“Investment from Iran has almost stopped,” said Zuheir Sharba, the chairman of Najaf’s provincial council, referring to a phenomenon that has more to do with Iran’s anemic state-run economy than it does to Iranian ambitions. Speaking about Americans, he said, “They were coming, but they’ve stopped.”
Mr. Sharba continued: “We wish that American companies would come here. I wish the American relationship was that, instead of troops, it would be companies.” Mr. Sharba is a cleric, and he spent 14 years in Iran in exile during Mr. Hussein’s government.
With the United States military leaving, it will be left to diplomats, business executives and nongovernmental organizations to maintain American influence in Iraq. And while the State Department is embarking on a vast expansion of its operations, critics say it is missing an opportunity to secure influence here in the seat of Iraq’s Shiite clerical establishment, which is an important power center in the new Iraq.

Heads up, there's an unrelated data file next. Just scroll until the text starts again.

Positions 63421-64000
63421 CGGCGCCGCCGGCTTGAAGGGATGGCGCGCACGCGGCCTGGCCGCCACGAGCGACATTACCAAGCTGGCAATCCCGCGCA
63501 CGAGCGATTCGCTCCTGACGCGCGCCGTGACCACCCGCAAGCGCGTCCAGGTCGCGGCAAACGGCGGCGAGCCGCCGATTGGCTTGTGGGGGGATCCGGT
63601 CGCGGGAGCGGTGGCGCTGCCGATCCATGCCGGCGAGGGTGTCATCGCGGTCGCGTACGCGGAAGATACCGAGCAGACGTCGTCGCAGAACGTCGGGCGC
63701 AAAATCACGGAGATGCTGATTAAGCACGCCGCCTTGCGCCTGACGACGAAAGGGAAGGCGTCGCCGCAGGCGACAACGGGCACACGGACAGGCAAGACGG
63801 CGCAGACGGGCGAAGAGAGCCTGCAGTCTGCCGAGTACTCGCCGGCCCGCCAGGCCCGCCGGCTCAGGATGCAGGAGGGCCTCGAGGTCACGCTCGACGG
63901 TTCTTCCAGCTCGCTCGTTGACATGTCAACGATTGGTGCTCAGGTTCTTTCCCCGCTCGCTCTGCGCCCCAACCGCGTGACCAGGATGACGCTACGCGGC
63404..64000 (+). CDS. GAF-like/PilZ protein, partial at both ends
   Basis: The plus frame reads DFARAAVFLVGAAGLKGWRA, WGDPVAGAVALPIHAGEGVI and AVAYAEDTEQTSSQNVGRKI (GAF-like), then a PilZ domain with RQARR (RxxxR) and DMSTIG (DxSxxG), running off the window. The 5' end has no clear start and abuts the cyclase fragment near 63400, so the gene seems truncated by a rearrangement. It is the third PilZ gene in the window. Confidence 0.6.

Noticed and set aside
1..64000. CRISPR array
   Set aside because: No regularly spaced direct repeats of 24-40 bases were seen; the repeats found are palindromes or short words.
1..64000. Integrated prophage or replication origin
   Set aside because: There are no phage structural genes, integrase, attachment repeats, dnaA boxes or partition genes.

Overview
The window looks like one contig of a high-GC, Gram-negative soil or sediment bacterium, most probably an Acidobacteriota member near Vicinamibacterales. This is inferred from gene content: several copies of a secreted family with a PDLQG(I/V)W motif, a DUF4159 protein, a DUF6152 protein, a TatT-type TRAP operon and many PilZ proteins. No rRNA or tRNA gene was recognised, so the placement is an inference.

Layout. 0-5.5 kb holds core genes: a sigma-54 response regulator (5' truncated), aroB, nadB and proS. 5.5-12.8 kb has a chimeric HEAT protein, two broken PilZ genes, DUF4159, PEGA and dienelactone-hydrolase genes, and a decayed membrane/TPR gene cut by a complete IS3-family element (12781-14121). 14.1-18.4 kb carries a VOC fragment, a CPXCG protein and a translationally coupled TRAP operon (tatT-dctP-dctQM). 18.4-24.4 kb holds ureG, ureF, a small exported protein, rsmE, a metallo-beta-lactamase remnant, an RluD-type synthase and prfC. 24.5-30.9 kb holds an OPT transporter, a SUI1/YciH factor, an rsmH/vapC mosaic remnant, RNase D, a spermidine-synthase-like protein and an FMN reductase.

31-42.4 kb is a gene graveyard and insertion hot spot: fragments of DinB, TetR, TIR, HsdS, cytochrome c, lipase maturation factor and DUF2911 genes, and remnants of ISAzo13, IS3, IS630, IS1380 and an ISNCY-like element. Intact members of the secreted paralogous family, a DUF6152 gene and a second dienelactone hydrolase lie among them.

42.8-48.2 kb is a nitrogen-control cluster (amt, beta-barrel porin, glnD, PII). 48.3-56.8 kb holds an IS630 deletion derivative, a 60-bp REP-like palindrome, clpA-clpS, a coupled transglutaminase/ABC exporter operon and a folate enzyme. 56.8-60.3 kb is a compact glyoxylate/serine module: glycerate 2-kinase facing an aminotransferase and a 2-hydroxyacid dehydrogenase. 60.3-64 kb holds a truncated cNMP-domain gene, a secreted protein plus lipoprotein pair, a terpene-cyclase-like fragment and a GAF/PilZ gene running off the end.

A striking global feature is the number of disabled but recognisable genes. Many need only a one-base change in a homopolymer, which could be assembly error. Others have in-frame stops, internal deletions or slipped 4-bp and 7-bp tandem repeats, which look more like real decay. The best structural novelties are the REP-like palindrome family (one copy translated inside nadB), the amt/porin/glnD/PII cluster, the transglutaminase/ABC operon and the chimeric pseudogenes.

But winning over the clerics will not be easy. Certainly, some officials, including Mr. Zurufi — who was appointed governor of Najaf in 2004 by L. Paul Bremer III, then the top American administrator in Iraq, and later elected to the post in 2009 — are pro-American, but the clerical establishment, which is less receptive to American influence, wields more power over the people.
Not only did the Americans refuse a request by Mr. Zurufi and other officials to open a consulate in Najaf, the State Department’s Provincial Reconstruction Team in Najaf actually shut down earlier than scheduled this summer after local clerical pressure, particularly from officials loyal to Mr. Sadr, who spends most of his time in Iran.
While Iran may be flagging in the battle for hearts and minds, it is still able to create trouble. A rise this summer in American troop deaths in southern Iraq at the hands of Iranian-backed militias raised alarms in diplomatic circles and became the core of the argument put forth by those who want a longer-lasting American military presence to counter Iran’s clout.